At the first of 1944, an $18 million project began to essentially double the size of the base. To accommodate the expansion, El Toro's property was expanded to 4,000 acres. Improvements included two additional runways, additional aircraft ramps, a new control tower, an Assembly and Repair Facility, a 2,000-seat auditorium, additional barracks, and other support structures. In February 1944, El Toro was designated as the major supply point for Marine air stations in California - a mission previously accomplished by NAS San Diego. Part of the new construction project created the required additional storage space. A major reorganization occurred on March 1, 1944. MBDAG 46 was commissioned to administer and supervise replacement training. The FTU and the SBTU disbanded with their personnel and aircraft organized into individual squadrons. At this time, El Toro was almost entirely devoted to the training of fighter and scout-bomber replacement pilots. The scout-bomber squadrons began receiving the Curtiss SB2C-lA Helldivers. These aircraft were non-carrier capable aircraft built for the Army as the A-25. When the Army decided it did not want the aircraft, most were given to the Marines for use in training. By September 1944, 155 SB2C-lAs were in use by the replacement training squadrons and another 119 were in a storage pool. Peak utilization of the station occurred in the fall of 1944 with over 500 aircraft on board. In October, torpedo bomber squadrons joined the fighter and scout bomber units. VMTB-144 and VMTB-454 began training for the Marine escort carrier program and VMTB-943 trained replacement pilots. On December 12, Capt. Paul Mullen flew a Japanese Zero from San Diego to El Toro for a flight demonstration. While the Zero was at El Toro, the C.O., Col. Fox had the pleasure of flying the aircraft. The scout bomber units began receiving the SBF and the SBW versions of the SB2C. Built by the Canadian manufacturers, Fairchild and Canadian Car and Foundry, the U. S. Navy ordered the aircraft for the British. When the British later decided they did not want the Helldiver, the Navy took delivery of the SBFs and SBWs. At the end of December the num ber of aircraft present was down to 237.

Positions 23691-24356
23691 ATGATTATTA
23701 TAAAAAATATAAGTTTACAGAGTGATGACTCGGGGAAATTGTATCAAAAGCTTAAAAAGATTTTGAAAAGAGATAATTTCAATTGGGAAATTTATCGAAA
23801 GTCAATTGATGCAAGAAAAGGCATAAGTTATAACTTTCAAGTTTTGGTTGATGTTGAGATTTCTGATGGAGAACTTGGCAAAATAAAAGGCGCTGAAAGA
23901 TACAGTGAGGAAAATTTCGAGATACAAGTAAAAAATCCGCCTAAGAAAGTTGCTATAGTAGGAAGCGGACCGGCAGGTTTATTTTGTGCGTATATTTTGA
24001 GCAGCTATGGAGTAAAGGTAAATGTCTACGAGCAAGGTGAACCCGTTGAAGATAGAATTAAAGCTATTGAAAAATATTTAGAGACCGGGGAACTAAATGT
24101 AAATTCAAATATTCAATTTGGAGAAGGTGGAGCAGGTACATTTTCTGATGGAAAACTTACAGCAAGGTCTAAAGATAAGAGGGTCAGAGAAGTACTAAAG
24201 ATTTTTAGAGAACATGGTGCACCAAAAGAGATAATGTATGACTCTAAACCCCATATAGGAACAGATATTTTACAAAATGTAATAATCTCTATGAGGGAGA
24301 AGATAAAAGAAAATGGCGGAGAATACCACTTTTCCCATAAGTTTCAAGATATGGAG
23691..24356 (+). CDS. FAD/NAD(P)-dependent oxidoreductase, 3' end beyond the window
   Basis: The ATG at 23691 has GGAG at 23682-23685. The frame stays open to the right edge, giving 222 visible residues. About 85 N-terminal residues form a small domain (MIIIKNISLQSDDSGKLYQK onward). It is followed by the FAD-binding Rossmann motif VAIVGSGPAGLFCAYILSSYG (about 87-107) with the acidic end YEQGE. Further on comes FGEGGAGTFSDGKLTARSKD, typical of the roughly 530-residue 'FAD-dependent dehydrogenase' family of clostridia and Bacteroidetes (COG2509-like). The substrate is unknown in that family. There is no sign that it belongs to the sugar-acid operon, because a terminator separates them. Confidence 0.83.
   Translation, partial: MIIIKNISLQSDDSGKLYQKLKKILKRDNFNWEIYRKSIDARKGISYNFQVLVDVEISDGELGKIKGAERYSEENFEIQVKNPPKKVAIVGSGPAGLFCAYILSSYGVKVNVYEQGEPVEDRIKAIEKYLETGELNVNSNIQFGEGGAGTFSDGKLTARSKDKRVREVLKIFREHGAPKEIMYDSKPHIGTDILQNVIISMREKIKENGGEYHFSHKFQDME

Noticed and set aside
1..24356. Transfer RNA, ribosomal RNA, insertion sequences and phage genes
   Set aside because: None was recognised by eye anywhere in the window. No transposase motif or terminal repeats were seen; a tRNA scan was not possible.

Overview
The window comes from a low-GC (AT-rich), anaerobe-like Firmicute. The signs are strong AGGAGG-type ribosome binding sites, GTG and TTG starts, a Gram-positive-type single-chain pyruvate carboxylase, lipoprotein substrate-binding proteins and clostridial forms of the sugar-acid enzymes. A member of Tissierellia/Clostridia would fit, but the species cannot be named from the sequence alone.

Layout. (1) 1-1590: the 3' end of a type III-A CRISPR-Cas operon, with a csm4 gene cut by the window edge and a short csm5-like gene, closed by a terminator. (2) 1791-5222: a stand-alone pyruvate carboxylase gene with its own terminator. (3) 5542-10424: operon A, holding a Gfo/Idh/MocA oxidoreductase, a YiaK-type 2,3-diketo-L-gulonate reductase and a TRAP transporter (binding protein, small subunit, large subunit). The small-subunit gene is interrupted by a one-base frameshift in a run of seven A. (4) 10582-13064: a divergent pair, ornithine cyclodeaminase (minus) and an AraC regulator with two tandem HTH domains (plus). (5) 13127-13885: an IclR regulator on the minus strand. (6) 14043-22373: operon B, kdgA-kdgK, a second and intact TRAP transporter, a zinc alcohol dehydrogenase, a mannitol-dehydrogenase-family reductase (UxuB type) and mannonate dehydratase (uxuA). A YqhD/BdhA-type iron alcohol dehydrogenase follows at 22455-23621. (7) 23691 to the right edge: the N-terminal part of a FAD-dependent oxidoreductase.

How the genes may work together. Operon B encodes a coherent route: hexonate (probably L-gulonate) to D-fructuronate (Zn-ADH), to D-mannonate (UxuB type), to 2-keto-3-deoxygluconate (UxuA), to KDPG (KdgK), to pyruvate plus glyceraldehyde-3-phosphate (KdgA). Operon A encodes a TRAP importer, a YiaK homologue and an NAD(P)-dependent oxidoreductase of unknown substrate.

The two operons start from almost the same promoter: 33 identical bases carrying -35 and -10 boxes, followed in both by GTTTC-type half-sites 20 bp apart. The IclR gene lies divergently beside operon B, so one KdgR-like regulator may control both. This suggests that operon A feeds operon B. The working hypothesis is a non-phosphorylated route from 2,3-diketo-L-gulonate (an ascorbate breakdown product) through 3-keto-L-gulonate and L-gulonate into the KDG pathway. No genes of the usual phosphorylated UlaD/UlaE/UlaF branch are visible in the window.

Into 1945, El Toro continued the training of fighter, scout-bomber, and torpedo-bomber pilots. At the end of March, 266 aircraft were on hand including 21 Convair OY Sentinel artillery spotters in a temporary storage pool. In May, VMF-217 arrived from the South Pacific for reorganization and training for escort carrier duty. By June, the training of Grumman F6F Hellcat replacement pilots had begun. The Navy needed the Corsairs for anti-Kamikaze duty on board Essex Class carriers and gave the Marines the Hellcat for the escort carrier program. In July, VMTB-453 was formed for escort carrier duty. The war ended with almost 400 aircraft pre sent. From a former bean field, El Toro had grown to a station of 4,000 acres, 9.2 miles of roads, 660,000-sq. yd. of runways and taxiways, 139,281 sq. yd. of aircraft ramps, a 10-mile water system, and a 10-mile sewer system.